We based our operations in two conference rooms of a hotel, here in Santo Domingo. No windows. The "dungeons" we called them, as they had no windows. Sunlight was a rarity in those early days. A month later, the hotel converted their "ping-pong room" near the swimming pool into a working space, with seven more offices normally used by beauty salons and travel agencies.
The first few weeks were hectic. We worked from 7 am until late at night, 7 days per week, moving cargo and people into Haiti, processing finance and procurement transactions like there was no tomorrow. Staff rotated in and out, replacing the "initial responders" with "fresh blood", again called in from all over the world. We had people working with us, who are normally based in our operations in North Korea, Malawi, Dubai, Rome, all over Central and South America and Asia. Senior experienced professionals worked side by side with staff for whom this was their emergency operation, and local recruits. We dealt with government officials, nutritional experts, security incidents, commercial companies, airport authorities, immigration staff and transporters. It was never a dull day for the -last count- over 170 different staff who worked in our Dominican operation.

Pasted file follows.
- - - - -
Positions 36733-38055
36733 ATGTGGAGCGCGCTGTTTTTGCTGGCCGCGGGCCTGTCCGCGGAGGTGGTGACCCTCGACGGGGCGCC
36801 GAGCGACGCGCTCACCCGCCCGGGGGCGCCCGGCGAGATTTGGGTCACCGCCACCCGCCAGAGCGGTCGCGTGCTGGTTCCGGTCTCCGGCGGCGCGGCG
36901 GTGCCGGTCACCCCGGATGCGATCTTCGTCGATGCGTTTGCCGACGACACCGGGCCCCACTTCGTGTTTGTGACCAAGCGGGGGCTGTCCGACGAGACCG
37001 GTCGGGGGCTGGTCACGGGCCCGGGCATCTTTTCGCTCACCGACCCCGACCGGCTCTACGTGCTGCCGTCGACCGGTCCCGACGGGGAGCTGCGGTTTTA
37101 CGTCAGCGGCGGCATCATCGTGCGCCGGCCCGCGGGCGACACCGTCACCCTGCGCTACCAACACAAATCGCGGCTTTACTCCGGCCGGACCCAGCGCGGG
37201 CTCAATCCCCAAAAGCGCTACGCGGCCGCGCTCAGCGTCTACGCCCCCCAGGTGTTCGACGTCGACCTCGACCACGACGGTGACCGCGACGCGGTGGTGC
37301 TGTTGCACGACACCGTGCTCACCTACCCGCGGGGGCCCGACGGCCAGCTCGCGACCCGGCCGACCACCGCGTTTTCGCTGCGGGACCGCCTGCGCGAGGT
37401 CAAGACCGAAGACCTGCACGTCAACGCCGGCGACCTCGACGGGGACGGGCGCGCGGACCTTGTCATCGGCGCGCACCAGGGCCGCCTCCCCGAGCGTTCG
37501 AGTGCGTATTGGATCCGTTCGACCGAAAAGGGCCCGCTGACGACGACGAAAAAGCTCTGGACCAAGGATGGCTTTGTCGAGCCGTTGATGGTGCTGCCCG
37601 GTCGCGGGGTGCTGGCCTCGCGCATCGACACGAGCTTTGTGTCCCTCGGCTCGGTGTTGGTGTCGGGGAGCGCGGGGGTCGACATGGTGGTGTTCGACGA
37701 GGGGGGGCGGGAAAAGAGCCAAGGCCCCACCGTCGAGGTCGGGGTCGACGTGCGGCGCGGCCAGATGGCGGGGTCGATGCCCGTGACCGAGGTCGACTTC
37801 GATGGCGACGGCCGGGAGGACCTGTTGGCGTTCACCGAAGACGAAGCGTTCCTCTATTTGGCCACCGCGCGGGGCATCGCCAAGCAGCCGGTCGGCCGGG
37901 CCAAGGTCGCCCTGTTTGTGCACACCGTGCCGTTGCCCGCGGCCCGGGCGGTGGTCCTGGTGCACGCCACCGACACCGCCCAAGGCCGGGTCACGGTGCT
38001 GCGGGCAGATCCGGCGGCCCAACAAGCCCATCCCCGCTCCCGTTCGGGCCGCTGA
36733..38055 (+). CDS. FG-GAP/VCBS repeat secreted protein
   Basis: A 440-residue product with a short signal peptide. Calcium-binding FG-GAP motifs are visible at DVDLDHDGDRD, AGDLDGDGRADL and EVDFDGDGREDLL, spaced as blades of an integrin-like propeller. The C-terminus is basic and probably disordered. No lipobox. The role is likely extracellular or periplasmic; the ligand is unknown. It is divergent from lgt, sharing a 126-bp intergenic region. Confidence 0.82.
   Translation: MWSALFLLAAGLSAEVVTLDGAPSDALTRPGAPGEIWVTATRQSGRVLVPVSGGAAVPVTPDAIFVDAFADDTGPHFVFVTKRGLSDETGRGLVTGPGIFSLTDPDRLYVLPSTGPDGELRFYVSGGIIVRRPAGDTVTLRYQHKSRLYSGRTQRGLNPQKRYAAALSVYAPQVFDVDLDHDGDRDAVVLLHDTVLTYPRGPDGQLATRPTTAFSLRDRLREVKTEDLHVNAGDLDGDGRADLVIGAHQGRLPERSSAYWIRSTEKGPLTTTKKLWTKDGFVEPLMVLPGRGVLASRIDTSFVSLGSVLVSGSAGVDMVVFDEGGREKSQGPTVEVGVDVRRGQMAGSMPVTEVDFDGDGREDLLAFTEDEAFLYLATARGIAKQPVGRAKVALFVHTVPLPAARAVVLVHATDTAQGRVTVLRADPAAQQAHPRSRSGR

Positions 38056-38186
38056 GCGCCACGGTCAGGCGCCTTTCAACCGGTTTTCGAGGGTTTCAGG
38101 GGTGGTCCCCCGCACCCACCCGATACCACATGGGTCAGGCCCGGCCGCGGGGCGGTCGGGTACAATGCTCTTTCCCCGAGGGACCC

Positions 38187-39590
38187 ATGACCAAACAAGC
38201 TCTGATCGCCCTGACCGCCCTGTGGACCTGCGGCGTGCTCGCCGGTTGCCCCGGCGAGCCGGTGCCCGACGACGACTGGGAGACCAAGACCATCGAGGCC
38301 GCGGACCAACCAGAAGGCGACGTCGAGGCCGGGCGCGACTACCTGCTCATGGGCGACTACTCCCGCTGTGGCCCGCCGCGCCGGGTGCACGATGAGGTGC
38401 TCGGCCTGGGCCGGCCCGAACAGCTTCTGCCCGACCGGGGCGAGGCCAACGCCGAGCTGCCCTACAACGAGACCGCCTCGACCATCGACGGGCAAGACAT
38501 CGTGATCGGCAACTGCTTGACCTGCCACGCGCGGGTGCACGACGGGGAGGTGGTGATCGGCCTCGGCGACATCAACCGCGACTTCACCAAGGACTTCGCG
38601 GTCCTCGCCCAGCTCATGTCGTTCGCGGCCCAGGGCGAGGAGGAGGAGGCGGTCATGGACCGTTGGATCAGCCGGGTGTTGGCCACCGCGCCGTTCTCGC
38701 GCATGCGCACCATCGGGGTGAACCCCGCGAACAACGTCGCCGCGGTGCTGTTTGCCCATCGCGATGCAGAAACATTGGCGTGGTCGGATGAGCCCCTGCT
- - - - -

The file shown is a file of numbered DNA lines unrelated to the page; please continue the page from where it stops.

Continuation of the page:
Now, four months later, we are "switching off the lights". As of June 1, we have demobilized most of the international support staff, handing over the operations to the local staff we recruited, with just a few expat staff remaining. The initial response phase is over.
Organising a new office has its challenges. Making sure all operations go smooth, fast and auditable. Ensuring all the pieces of the supply chain match together. Building up a team, even with that many people coming in and out. Dealing with sudden 'emergencies': our staff in Haiti running out of food supplies, pockets of displaced people appearing along the border in need of assistance, one of our staff being shot at, to manually stamping 500,000 food distribution coupons.